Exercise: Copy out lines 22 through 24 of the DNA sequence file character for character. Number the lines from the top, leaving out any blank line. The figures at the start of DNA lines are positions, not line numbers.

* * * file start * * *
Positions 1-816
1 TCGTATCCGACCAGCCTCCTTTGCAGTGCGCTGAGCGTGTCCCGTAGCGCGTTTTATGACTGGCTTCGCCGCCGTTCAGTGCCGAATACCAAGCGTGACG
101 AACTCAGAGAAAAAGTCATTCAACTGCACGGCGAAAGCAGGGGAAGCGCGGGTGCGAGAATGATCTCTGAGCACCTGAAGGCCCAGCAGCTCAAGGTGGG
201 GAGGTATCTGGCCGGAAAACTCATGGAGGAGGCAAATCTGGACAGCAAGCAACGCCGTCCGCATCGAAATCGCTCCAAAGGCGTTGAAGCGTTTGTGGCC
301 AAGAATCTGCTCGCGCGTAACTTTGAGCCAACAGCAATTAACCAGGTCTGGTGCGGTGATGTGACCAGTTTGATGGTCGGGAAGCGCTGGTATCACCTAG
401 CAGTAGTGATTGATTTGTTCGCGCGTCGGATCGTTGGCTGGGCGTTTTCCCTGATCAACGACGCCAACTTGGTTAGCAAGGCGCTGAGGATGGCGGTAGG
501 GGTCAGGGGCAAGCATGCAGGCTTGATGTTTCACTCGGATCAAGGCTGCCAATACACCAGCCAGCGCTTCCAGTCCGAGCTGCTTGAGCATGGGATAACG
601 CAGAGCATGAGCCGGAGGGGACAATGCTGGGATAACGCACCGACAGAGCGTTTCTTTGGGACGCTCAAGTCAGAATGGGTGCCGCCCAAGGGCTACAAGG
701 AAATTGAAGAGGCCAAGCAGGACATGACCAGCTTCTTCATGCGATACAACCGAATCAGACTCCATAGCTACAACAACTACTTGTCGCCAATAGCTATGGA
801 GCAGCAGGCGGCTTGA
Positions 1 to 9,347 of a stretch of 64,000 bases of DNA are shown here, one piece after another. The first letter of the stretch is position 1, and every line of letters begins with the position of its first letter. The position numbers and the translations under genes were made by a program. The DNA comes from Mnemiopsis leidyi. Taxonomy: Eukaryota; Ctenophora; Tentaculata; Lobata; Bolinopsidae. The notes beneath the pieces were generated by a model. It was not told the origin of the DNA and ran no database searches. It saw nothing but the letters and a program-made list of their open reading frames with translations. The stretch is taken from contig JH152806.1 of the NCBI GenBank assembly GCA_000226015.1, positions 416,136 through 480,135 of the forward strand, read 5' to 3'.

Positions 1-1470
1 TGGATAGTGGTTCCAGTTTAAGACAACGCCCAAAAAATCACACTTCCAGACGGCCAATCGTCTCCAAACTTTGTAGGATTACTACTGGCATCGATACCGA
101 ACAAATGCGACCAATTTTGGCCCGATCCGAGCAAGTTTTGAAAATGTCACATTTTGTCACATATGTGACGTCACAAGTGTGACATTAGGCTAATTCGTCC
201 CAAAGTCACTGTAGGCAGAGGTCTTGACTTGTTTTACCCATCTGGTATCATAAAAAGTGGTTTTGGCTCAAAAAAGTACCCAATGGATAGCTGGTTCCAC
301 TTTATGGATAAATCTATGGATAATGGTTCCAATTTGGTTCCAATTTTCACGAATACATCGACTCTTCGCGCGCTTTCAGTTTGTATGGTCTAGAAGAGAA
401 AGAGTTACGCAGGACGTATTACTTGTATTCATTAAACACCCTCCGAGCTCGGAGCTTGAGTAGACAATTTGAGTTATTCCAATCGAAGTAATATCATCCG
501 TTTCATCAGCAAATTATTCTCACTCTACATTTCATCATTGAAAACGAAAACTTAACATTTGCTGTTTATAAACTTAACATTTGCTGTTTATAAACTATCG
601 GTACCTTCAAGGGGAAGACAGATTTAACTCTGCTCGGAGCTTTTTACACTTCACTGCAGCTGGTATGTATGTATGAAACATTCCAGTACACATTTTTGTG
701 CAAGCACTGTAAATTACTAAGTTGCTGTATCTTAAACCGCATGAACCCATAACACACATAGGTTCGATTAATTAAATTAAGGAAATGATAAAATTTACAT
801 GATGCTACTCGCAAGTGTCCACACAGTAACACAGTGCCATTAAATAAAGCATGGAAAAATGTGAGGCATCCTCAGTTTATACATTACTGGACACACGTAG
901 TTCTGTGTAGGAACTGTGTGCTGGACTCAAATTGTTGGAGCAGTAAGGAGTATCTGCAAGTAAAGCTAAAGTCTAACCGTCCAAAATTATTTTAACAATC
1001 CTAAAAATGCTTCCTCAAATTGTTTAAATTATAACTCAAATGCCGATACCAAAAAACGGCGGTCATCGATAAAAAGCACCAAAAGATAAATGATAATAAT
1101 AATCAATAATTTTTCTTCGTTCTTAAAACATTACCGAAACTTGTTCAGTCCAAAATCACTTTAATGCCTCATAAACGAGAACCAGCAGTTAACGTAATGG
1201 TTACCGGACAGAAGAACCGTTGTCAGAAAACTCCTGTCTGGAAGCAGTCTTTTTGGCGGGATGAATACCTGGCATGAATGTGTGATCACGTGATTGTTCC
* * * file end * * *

901 TTCTGTGTAGGAACTGTGTGCTGGACTCAAATTGTTGGAGCAGTAAGGAGTATCTGCAAGTAAAGCTAAAGTCTAACCGTCCAAAATTATTTTAACAATC
1001 CTAAAAATGCTTCCTCAAATTGTTTAAATTATAACTCAAATGCCGATACCAAAAAACGGCGGTCATCGATAAAAAGCACCAAAAGATAAATGATAATAAT
1101 AATCAATAATTTTTCTTCGTTCTTAAAACATTACCGAAACTTGTTCAGTCCAAAATCACTTTAATGCCTCATAAACGAGAACCAGCAGTTAACGTAATGG